Unlicensed erectile dysfunction medicine contained four times the maximum dose of tadalafil
A London man has been sentenced to 16 weeks in prison at Wood Green Crown Court for the sale and supply of a potent, unlicensed erectile dysfunction medicine containing four times the maximum dose of tadalafil, the active ingredient in the prescription-only medicine Cialis.
Barnet-based Xiao Ping Yan first became known to the UK's Medicines and Healthcare Products Regulatory Agency (MHRA) in 2009 when he was cautioned for possession with intent to supply Jia Yi Jian, a fake ‘herbal’ product, which actually contained up to four times the dose of taladafil and more than four times the dose of withdrawn slimming medicine sibutramine. Both drugs in combination posed a serious health risk through a dangerously increased heart rate, risk of heart attack and stroke, with sibutramine withdrawn from legitimate pharmaceutical products in 2010 because of its health risks.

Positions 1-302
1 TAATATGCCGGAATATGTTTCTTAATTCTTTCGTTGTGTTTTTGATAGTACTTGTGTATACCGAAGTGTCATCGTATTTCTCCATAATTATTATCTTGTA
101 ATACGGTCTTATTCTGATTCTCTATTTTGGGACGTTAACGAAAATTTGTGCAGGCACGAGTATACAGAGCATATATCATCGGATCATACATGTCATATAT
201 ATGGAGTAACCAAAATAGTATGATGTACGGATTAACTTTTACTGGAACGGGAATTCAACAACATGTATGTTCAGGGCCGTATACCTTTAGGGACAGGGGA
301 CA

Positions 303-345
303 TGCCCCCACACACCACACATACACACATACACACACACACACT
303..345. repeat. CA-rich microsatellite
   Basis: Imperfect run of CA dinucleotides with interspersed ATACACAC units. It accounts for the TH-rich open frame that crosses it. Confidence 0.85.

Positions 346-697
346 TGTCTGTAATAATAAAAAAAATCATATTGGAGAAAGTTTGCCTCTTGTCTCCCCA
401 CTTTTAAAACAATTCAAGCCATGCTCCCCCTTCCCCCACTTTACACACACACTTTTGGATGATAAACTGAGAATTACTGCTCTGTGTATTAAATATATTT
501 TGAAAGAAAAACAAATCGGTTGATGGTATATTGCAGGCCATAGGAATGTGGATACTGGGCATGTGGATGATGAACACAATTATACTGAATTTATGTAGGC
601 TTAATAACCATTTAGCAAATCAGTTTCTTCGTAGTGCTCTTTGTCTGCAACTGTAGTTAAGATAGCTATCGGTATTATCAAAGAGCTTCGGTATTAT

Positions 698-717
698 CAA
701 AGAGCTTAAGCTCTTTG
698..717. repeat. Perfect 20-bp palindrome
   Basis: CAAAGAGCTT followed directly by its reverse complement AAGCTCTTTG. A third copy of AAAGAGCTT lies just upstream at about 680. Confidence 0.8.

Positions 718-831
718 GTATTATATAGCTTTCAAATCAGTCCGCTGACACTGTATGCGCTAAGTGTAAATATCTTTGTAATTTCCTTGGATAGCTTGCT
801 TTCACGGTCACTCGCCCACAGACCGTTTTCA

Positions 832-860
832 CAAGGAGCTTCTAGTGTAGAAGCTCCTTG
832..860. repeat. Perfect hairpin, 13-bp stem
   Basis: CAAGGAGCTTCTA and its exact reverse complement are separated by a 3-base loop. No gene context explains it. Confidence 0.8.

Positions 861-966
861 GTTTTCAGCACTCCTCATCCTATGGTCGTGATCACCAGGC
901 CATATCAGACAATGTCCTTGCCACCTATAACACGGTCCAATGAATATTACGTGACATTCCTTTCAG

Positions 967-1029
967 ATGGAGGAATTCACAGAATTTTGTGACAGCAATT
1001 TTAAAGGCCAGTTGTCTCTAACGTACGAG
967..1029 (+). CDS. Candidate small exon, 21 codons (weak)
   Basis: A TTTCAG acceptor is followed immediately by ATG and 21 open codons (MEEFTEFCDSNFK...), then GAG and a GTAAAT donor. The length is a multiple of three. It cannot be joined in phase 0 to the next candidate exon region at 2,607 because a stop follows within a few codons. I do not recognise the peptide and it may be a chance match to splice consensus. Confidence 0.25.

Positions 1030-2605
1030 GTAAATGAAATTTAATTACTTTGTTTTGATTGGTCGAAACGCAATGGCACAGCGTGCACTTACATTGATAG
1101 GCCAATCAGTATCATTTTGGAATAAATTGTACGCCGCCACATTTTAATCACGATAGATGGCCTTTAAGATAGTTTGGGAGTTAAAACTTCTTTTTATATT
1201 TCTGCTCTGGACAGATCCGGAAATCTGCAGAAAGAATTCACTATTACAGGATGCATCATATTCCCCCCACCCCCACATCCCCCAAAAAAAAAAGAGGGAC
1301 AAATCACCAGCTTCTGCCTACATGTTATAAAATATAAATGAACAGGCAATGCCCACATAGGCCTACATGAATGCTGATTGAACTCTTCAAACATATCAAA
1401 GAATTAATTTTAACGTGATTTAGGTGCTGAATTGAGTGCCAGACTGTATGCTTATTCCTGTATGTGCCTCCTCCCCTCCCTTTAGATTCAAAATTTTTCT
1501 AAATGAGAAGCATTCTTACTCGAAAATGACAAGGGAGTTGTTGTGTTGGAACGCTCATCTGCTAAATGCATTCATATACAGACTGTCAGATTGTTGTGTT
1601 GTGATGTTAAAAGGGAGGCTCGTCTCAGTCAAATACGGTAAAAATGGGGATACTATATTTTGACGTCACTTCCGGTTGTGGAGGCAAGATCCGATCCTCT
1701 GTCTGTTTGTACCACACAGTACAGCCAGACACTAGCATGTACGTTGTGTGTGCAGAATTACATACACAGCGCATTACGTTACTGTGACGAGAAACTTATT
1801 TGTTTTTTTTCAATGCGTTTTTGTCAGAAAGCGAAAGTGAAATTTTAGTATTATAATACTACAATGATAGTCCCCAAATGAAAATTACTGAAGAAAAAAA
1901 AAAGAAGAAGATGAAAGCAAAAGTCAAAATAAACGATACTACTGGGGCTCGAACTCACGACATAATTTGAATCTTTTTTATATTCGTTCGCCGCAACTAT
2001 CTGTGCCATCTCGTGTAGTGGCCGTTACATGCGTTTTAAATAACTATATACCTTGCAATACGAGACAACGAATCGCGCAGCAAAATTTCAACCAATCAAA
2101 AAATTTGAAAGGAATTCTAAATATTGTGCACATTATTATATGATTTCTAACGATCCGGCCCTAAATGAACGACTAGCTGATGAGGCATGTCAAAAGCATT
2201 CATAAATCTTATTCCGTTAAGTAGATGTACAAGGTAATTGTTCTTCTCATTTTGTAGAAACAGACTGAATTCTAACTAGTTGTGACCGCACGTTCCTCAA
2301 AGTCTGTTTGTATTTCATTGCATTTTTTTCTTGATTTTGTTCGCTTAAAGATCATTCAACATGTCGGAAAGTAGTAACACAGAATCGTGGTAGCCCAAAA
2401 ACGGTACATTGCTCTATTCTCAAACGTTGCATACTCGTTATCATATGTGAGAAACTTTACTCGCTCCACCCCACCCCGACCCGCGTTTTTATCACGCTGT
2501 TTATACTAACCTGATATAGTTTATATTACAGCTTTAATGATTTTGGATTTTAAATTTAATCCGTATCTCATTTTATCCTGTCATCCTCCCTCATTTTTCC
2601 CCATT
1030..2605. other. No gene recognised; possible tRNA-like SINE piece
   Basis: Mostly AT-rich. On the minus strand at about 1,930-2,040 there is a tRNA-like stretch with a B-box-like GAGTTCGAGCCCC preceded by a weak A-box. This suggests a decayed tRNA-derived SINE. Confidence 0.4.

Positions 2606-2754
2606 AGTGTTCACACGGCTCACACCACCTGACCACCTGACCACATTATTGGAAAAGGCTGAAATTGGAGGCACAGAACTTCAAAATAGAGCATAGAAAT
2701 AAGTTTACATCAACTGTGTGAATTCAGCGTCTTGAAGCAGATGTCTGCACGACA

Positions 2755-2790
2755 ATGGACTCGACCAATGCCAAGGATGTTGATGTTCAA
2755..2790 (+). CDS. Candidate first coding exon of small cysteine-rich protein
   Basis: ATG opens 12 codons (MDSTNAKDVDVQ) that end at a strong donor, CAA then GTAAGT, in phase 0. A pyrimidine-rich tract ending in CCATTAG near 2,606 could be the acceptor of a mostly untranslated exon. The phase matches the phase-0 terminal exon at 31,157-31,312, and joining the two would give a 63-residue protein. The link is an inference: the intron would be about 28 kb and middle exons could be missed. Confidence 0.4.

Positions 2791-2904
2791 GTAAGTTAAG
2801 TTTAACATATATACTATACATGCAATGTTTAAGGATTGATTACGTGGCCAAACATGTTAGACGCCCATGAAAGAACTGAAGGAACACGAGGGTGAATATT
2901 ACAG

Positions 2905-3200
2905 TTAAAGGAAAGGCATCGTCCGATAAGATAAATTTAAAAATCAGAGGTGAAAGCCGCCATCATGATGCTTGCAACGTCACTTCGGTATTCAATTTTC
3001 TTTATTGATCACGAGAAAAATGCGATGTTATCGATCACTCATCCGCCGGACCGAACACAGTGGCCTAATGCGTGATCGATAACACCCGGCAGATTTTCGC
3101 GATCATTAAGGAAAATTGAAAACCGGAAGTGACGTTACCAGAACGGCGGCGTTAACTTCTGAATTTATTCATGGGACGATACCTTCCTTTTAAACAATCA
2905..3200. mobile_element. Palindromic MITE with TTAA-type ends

In 2010, Yan was stopped at Heathrow Airport with 51,600 tablets of 'Herbal Viagra' that he was importing from China, which contained tadalafil. Following an MHRA investigation, Yan was sentenced to a 32-week suspended prison sentence.
In the latest investigation, MHRA officers inspected Yan’s home and uncovered more than 5,000 tablets hidden in boxes for 'Diet tea'. These included Jia Yi Jian and Yan was found guilty of supplying an unlicensed medicinal product.
MHRA Head of Enforcement, Alastair Jeffrey said: 'We will continue to seek out and prosecute the kind of criminals who recklessly endanger public health by selling illegal unlicensed medicines.
'Products such as these which are adulterated with high levels of pharmaceutical ingredients present a real health risk. It is vital that people who are suffering a medical condition don’t take shortcuts buying online; speak to your doctor to get the appropriate treatment.'
Yan was sentenced to eight weeks' imprisonment for breach of a suspended sentence as well as eight weeks for placing an unlicensed medicine on the market without authorisation.
He was also ordered to pay £600 in costs within 12 months.